PSU turnaround stories need to be replicated
Sweta Ranjan | July 19, 2011
There is a little bit of SAIL in everybody’s life. This line from Steel Authority of India Ltd’s ad campaign is now familiar to most of the Indians. The share sale of the state-run firm is expected to mop up Rs 6,000 crore at then current market prices around Diwali. Unbelievable! SAIL is the same PSU that in February 2000 posted losses of around Rs 1,500 crore but the government came out with probably the largest-ever bailout package of Rs 8,000 crore and since 2003 the story has been different, so much so that the government plans to come out with SAIL’s FPO.
Why can’t other PSUs learn from the turnaround of SAIL? Why can’t SAIL happen to Air India?
Though the next group of ministers meeting is expected to decide on additional equity infusion in the government-owned airline but the doubt still remains: will they be able to save the ailing carrier?
Will more and more equity infusion help? Along with the equity infusion for the cash-strapped carrier the AI has to learn the tricks to implement the turnaround plan. And the SAIL can be the best case study to learn from.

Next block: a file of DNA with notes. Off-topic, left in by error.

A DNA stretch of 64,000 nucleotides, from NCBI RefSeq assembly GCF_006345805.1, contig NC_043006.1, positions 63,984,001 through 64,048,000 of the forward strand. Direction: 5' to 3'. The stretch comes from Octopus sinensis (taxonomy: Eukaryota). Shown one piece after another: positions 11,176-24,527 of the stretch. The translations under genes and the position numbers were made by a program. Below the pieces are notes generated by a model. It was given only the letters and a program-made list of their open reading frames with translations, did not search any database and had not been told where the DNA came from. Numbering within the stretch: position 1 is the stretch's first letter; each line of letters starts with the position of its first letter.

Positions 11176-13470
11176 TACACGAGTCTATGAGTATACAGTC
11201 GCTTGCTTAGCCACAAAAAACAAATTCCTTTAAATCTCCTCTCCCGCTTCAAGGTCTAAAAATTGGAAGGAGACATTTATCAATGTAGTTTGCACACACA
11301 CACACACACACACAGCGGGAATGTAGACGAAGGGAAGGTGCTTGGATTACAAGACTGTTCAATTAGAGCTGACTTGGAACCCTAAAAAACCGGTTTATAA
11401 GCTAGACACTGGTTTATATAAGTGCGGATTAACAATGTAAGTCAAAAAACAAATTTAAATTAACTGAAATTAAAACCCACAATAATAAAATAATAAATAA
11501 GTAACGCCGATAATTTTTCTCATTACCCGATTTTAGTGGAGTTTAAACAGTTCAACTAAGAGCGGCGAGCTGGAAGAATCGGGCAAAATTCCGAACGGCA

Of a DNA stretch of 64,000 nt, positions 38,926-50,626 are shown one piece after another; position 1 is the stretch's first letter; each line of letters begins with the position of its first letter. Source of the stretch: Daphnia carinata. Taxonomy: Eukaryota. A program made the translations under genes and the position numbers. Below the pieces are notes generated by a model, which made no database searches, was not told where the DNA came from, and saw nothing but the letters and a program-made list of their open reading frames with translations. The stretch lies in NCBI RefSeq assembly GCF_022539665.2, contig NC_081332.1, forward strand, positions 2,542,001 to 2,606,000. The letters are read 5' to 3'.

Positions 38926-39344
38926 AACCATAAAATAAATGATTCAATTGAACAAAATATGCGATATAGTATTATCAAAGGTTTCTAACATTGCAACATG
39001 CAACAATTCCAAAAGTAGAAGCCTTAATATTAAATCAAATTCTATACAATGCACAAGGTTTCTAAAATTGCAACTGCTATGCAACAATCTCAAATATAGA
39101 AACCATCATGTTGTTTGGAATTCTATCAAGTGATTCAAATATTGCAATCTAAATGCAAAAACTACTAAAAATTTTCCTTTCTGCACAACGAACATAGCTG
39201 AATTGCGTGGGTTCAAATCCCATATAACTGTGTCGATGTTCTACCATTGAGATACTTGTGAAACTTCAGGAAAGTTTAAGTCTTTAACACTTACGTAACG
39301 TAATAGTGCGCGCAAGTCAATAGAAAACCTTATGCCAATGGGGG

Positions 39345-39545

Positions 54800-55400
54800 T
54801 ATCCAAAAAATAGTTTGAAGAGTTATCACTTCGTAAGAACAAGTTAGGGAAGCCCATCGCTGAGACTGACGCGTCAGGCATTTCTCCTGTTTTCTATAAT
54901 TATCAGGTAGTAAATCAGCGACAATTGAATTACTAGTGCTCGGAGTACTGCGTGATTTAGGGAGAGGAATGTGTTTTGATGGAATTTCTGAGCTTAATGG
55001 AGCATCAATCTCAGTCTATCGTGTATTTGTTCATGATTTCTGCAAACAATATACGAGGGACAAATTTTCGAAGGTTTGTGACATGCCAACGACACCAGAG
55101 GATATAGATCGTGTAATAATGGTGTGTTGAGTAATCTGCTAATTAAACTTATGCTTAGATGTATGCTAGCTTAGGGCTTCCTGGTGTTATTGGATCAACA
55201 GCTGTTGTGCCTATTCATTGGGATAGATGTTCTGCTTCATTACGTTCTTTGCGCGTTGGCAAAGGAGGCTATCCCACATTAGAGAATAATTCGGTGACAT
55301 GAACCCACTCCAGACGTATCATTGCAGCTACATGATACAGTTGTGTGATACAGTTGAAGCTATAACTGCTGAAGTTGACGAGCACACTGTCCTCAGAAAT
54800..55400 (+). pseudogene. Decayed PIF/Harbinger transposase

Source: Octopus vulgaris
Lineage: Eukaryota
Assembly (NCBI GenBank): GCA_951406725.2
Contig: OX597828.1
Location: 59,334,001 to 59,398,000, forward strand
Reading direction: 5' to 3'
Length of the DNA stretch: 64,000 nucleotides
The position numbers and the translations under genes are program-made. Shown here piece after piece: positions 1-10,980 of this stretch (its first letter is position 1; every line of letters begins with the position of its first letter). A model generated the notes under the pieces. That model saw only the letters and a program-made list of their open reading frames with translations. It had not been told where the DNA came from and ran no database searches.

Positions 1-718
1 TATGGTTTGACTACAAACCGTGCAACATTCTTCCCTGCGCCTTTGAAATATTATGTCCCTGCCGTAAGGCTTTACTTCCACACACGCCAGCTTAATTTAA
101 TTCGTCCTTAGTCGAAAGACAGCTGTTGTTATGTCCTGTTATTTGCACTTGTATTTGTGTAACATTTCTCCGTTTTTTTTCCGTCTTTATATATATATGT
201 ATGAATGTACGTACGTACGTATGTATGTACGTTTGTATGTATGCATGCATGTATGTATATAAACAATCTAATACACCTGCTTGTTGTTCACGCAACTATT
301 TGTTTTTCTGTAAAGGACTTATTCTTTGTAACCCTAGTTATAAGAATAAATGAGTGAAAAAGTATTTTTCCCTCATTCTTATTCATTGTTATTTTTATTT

The government’s record in terms of revival of the sick PSUs is very poor but SAIL is an example to learn from. The government should come as a saviour to save the pride of the nation. It should try to replicate the revival model that has actually worked. No doubt, every case study is different but yet on the principles applied there can be many similarities.
The airline is demanding an equity infusion of Rs 43,000 crore till 2021. For the current financial year, it wants Rs 8,373 crore, an upfront equity infusion of Rs 6,600 crore and support of Rs 1,772 crore in the form of a guarantee on short-term loans for this fiscal. Of this, the government has already announced Rs 1,200 crore in the year’s budget.
The fund requirements of the cash-strapped airline are huge. It has to repay Rs 20,415 crore worth of loans before the end of this fiscal.
AI has Rs 46,950 crore of debts in all — Rs 20,185 crore aircraft loans, Rs 22,165 crore working capital loans, and the others being over dues.
The accumulated loss has also crossed Rs 20,000 crore, with the airline losing Rs 2,226 crore in 2007-08, Rs 7,189 crore in 2008-09, Rs 5,551 crore in 2009-10 and Rs 6,000 crore in 2010-11.
As part of its turnaround and financial restructuring plans, the airline proposes to issue redeemable preference shares for Rs 7,400 crore of the Rs 22,165 crore working capital loans, with eight per cent dividend. It also proposes steps to enable it to repay Rs 11,100 crore of loans at 11 percent interest over a 15-year period.
The figures clearly reveal that the ailing carrier has humungous debts but SAIL’s one-time equity infusion and proper implementation of the plan is the right way to save the Maharaja. A tough restructuring plan besides initiating technological upgradation and capacity expansion enabled SAIL to turn around and post net profit of Rs 6,817 crore in 2004-05 from the net loss of Rs 1,574 crore during 1998-1999.
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